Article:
MPs have voted against a plan to allow 3,000 unaccompanied refugee children into the UK, 294 to 276. The cross-party amendment to the Immigration Bill was headed by Lord Dubs, who himself arrived into the UK as a refugee after fleeing from the Nazis in 1930s.
Dubs argued that children who had already stranded in Europe, in locations like the "Jungle" camp in Calais, should be allowed into Britain. The move was backed by Labour, Lib Dems, the SNP and five Conservative voters – Geoffrey Cox, Tania Mathis, Stephen Phillips, Will Quince and David Warburton – but the move was rejected by a margin of 18 as nearly 289 Tory MPs voted against the motion.
One of those who voted against the motion, Home Office minister James Brokenshire, said the government should not back a policy that would "create a situation in which families see an advantage in sending children alone, ahead and in the hands of traffickers, putting their lives at risk by attempting treacherous sea crossings to Europe which would be the worst of all outcomes".
He added: "The best way to make a difference and to help the greatest numbers of those in need is to support the majority of refugees to enable them to stay safely in their home region."
Lib Dem leader Tim Farron said, following the vote, that the government has "closed their eyes to those in need". He added: "Britain has consistently stood up for the best in human nature - it has opened its doors with the Kindertransport to those escaping Nazi brutality and again to Ugandans fleeing Idi Amin's brutal regime. Tonight the government have dishonoured that legacy."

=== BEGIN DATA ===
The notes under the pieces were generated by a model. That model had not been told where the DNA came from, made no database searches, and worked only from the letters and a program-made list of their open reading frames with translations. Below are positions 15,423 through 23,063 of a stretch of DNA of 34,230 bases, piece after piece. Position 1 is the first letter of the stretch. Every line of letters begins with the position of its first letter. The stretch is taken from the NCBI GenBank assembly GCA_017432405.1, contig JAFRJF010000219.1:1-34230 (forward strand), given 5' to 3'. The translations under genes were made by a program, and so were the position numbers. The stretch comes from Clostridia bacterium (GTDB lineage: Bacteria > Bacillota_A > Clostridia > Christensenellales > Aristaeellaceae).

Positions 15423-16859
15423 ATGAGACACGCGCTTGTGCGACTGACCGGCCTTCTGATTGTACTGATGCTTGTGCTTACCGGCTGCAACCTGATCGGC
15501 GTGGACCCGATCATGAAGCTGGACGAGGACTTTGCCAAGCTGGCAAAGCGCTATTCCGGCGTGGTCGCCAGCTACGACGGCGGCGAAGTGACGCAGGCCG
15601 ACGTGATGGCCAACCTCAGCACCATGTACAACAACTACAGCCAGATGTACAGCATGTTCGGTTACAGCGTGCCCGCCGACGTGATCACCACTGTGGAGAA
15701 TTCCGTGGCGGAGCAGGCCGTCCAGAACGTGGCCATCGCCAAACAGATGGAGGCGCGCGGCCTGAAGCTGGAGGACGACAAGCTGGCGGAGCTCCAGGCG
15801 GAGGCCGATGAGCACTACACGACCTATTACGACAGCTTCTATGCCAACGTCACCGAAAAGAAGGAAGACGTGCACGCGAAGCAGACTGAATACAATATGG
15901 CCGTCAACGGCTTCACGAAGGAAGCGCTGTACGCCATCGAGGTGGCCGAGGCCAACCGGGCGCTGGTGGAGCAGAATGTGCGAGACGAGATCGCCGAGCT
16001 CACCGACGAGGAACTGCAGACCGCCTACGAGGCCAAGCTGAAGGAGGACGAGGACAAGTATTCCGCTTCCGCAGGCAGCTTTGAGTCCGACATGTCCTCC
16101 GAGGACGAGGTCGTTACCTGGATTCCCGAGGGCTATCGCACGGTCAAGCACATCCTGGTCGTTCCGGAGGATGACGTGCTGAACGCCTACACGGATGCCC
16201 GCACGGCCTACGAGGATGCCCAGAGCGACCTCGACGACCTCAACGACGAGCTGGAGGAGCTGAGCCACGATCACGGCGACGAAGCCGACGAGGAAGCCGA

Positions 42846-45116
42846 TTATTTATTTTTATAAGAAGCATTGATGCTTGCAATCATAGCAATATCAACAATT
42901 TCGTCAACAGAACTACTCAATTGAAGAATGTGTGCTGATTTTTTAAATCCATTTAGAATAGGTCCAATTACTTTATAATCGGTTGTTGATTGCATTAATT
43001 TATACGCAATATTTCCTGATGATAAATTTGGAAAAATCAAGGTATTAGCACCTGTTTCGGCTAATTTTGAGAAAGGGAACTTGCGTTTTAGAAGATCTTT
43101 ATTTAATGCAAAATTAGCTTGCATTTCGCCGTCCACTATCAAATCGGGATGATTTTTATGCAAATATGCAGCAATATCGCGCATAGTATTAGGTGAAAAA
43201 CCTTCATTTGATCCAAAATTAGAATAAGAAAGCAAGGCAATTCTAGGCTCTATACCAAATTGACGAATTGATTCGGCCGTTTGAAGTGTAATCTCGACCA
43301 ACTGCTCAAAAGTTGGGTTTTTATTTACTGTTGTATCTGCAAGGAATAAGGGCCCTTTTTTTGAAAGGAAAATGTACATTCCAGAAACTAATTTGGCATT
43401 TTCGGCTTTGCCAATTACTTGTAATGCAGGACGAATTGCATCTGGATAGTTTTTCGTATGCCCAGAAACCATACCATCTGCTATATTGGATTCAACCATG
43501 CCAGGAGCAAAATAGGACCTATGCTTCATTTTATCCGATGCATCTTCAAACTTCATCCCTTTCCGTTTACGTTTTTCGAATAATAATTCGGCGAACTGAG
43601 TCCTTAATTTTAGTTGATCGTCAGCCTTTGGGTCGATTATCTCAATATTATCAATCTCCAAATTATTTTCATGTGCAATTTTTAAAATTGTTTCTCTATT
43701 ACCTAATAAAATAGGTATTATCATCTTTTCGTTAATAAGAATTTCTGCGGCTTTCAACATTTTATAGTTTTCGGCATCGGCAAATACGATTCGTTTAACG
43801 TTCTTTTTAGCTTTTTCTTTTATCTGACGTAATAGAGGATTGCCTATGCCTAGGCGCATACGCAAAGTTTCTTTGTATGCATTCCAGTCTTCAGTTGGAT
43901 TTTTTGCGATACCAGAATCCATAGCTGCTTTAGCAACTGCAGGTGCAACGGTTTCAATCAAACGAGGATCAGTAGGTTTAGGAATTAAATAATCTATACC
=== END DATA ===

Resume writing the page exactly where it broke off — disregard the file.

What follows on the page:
Kirsty McNeill, director of advocacy and dampaigns at Save the Children, described the decision as "deeply disappointing". She said: "Tonight, across Europe, thousands of these children are alone and frightened as they go to sleep on roadsides, in police cells and in informal camps. Some are as young as ten and many of them have fled war and persecution to seek refuge in Europe – they need our help.
"This problem isn't going away, it is getting worse. The government has not yet responded to the groundswell of public support and MPs of all parties who have called for the UK to offer safety to lone children in Europe. As this legislation returns to the House of Lords, parliament still has a chance to live up to Britain's proud history of reaching out a hand to the most vulnerable children who need our help."
Full list of MPs who votes against Immigration Bill amendment